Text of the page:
Chapter 12 - Hunger, Eating and Health

Chapter 12 - Hunger, Eating and Health - HU GER, EATI G and...

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HU&GER, EATI&G and HEALTH (Chap. 12) Biology of ingestive behavior How is eating regulated? Hunger and satiety. Eating disorders are prevalent, indicating that the mechanisms that regulate eating behavior are complex and not well understood. By one estimate, over half of the adul U.S. population meets the current criteria of clinical obesity. Digestion and energy flow. Digestion is the gastrointestinal process of breaking down food and drink and absorbing them into the body. Digestive system and steps in Digestion (FIG. 12.1). 1. Chewing mixes food with saliva , and initiates digestion (action of enzymes in saliva). 2. Swallowing passes food through esophagus. 3. Stomach acts as a reservoir. HCl (hydrochloric acid) breaks up food into small particles and Pepsin (digestive enzyme), secreted by stomach, breaks down protein into aminoacids (aa). 4. Stomach empties content into duodenum, where most of the absorption takes place. Here, digestive enzymes from liver (gall bladder) and pancreas act on proteins and sugars . The products can be absorbed into the blood stream and transported to the liver. 5. Bile, produced by the liver and stored in the gall bladder, emulsifies fat (droplets), which then passes into the limphatic system. 6. The large intestine absorbs most of the remaining water and electrolytes, and what is left exits the system through the anus. As a consequence of digestion, energy is delivered to the body in three main forms : 1) Lipids (fats) 2) Aminoacids (aa), the breakdown products of proteins 3) glucose, the breakdown product of carbohydrates (starches and sugars) Energy is stored as: (Fig. 12.2) -fats in adipose tissue (85%) Why so much? fats store twice as much energy as glycogen, and holds less water. A person would weigh 600 lb if energy were stored as glycogen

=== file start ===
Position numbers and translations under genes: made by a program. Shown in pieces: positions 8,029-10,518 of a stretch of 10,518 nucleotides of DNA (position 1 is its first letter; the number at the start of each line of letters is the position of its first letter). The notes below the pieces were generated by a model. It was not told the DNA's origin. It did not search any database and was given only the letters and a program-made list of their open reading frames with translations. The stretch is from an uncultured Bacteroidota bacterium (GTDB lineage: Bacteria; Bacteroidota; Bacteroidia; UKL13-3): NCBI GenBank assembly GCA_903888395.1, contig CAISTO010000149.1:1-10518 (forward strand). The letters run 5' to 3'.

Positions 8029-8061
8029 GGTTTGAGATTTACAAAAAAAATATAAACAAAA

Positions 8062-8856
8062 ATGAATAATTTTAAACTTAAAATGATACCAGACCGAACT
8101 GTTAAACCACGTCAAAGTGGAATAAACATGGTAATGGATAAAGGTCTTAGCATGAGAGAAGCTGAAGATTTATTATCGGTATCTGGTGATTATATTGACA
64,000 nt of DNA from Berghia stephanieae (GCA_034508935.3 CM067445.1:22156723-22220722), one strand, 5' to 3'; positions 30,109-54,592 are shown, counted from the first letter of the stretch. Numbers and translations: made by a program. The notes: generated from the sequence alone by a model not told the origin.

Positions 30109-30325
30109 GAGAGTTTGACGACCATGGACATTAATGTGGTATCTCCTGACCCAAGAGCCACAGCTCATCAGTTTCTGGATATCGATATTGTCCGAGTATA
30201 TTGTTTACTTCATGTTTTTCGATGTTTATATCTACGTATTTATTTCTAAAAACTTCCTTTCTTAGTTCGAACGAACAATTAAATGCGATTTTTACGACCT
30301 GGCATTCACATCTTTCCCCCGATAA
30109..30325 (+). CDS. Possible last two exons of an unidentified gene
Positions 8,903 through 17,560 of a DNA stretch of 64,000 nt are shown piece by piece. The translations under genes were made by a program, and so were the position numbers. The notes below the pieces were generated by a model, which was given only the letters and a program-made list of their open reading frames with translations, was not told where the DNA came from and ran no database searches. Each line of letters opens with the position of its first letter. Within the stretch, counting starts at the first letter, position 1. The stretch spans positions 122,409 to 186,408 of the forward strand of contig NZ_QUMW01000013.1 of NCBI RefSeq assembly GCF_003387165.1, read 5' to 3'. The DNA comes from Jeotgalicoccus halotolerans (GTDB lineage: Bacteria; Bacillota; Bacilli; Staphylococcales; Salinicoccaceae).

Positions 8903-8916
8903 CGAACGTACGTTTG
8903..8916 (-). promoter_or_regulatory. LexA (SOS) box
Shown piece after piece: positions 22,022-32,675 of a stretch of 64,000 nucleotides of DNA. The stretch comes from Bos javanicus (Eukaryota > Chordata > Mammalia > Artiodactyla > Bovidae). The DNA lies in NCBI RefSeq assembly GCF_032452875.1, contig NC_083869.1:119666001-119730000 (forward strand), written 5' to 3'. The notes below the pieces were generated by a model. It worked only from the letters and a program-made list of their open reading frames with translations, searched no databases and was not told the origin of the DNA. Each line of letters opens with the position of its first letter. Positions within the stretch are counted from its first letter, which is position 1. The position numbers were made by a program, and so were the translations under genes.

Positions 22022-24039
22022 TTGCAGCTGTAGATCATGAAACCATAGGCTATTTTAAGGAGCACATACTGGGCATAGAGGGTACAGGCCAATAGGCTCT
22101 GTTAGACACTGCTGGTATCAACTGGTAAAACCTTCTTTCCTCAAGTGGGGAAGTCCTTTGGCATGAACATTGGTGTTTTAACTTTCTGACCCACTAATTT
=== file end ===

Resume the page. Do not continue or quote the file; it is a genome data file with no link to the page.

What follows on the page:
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(which is readily converted to glucose)! -proteins in muscle (14.5%) -glycogen in muscle and liver (.5%) Phases of energy metabolism : (Fig. 12.3) Cephalic : Preparatory phase, from seeing and smelling food to the beginning of absoption into the bloodstream. Absorptive : Food absorbed meets immediate energy needs. Fasting : Energy in stores is used, leading to weight loss. The flow of energy during these three phases is regulated by two hormones produced by the pancreas: insulin and glucagon . During the cephalic and absorptive phases, insulin is high, and glucagon is low. High levels of insulin promote: -the use of glucose by body cells. -the conversion of glucose into fats and glycogen, and aa into proteins. -the storage of fats, glycogen and proteins During the fasting phase, glucagon is high and insulin is low. Because insulin is low, glucose cannot be easily utilized by the body. But most brain cells do not need insulin to use glucose. Thus,
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This note was uploaded on 04/04/2012 for the course PSYCH 202 taught by Professor Kim during the Fall '06 term at University of Washington.

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Chapter 12 - Hunger, Eating and Health - HU GER, EATI G and...

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